Centre for Biodiversity Theory and Modelling|
Station d’Ecologie Théorique et Expérimentale du CNRS
09200 Moulis, France
Phone: +33 (0) 5 61 04 05 87
My thesis subject aims to better understand the evolutionary history of photosynthetic eukaryotic organisms. To do so, I will focus on the diversity in evolution speed between the different group of organisms and use the available geological informations (like fossil records, records of large environment modifying event like massive extinctions or glaciations ) to try to explain the current diversity and adaptation mechanisms displayed by actual species.
As those species diverge a long time ago, it could be tricky to resolve the branching order inside this large group especially because most of the diversity is not represented anymore. Moreover, all those organisms acquired their photosynthetic ability by undertaking an endosymbiosis event meaning that they enslaved another specie inside themselves. This is leading to transfers of genes between the host and the symbiont that can induce some noises if the genomic data are not treated carefully in particular because the symbiont can also be one of the photosynthetic eukaryote. To solve those issues, part of my time will also be dedicated to the development of new genetic sequences analyzes pipelines.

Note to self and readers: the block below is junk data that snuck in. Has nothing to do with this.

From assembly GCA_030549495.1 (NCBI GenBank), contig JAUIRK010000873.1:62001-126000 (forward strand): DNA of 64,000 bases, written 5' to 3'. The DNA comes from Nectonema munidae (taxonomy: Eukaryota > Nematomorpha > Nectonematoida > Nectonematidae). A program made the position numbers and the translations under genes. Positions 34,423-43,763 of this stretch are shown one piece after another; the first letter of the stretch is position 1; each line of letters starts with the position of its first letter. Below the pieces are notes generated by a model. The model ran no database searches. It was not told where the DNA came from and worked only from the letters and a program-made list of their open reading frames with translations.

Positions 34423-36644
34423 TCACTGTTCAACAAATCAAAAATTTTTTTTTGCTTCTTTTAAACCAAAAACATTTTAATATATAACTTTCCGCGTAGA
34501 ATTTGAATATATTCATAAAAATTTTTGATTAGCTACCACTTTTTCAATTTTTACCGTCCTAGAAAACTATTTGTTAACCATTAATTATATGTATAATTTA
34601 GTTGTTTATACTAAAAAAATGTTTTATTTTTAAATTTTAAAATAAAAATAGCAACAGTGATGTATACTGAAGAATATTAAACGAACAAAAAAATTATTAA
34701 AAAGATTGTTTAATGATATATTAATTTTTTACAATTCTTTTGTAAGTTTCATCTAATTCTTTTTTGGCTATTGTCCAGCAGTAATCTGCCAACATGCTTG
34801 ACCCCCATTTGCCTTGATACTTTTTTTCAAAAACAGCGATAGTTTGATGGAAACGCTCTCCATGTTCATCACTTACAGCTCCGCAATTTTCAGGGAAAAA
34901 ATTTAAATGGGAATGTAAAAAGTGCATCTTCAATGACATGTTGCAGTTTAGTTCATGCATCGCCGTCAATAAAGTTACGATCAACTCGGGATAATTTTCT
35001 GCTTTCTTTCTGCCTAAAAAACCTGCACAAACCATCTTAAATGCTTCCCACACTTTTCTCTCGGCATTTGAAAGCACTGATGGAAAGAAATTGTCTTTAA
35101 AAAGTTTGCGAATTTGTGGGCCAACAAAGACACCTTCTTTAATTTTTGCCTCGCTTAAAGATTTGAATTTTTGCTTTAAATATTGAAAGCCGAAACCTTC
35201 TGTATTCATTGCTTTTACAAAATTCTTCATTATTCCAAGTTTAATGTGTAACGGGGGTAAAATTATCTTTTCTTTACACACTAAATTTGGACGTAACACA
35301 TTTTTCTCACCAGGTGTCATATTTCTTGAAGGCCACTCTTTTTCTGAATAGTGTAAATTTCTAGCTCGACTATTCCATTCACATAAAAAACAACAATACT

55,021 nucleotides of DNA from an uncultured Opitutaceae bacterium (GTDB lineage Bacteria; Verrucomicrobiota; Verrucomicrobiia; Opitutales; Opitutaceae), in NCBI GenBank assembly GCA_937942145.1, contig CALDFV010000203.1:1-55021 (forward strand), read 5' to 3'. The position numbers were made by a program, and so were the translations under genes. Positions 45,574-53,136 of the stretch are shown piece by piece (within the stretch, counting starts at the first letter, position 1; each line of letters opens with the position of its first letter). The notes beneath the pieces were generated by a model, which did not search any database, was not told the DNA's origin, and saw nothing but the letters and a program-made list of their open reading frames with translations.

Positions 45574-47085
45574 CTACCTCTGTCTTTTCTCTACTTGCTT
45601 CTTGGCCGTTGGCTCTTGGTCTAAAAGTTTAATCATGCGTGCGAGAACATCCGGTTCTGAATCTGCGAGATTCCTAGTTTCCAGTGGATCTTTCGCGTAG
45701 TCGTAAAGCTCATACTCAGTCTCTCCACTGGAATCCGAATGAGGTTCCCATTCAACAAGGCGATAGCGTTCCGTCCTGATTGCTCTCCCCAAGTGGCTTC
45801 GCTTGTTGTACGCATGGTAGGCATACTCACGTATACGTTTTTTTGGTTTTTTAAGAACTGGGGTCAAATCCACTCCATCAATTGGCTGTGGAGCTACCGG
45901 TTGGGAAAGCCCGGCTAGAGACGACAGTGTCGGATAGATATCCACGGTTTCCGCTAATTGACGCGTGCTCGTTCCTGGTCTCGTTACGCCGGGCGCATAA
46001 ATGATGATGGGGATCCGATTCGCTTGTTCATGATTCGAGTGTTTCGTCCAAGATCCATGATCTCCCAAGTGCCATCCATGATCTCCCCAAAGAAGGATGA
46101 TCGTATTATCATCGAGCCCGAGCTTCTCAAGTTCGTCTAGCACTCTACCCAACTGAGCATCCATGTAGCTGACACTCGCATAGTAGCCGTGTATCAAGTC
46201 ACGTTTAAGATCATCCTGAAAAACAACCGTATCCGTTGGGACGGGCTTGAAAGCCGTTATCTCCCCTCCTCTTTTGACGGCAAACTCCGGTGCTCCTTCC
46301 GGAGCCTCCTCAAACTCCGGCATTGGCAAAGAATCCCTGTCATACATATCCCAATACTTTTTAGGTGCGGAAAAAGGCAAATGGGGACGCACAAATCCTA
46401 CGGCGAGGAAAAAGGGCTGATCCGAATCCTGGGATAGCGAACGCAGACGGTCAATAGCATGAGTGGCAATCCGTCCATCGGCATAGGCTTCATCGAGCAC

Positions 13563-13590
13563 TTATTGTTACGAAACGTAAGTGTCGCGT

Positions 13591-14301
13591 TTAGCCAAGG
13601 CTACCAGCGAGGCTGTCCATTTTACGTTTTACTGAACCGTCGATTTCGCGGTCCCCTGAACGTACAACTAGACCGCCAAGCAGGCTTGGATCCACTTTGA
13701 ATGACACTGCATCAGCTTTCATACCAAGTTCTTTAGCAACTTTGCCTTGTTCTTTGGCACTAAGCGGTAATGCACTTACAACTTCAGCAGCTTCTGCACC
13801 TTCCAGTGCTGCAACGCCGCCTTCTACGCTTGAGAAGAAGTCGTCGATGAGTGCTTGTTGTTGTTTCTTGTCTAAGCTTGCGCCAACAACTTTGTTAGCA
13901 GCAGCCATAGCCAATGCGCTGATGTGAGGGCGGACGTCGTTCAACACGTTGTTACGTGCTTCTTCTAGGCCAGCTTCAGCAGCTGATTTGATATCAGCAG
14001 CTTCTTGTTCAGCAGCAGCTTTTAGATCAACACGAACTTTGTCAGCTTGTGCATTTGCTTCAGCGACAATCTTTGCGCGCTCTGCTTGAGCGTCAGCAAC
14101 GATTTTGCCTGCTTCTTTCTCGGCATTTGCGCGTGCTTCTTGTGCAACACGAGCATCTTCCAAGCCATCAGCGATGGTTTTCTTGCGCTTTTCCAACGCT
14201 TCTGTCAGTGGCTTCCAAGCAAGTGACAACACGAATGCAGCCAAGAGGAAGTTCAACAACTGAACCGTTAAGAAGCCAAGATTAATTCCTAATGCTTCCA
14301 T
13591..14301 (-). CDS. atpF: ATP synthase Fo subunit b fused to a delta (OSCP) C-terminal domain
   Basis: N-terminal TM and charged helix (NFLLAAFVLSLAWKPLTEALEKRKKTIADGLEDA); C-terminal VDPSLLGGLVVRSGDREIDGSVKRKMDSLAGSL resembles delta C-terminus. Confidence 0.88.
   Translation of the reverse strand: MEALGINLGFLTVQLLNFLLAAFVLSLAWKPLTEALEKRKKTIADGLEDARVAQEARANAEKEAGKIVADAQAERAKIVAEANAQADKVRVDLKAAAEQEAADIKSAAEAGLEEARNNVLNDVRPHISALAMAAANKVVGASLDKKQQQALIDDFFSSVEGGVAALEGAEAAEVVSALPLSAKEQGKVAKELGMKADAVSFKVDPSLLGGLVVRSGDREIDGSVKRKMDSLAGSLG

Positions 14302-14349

I am a PhD student coming from Belgium. I studied Biology for 5 years at the university of Liège where I have done a master degree in molecular biology and biochemistry with a specialization in bioinformatics. The research topic of my final year was a small group of red algae called Cyanidiales which are small unicellular organisms living in harsh environment like hot springs, polluted waters or caves compared to other red algae which are mainly pluricellular marine organisms. The purpose of the research was to compare red algal proteomes to better understand the differences in living environment among this group. Before studying biology, I have also made a bachelor degree in Computer Graphics with a formation in web design.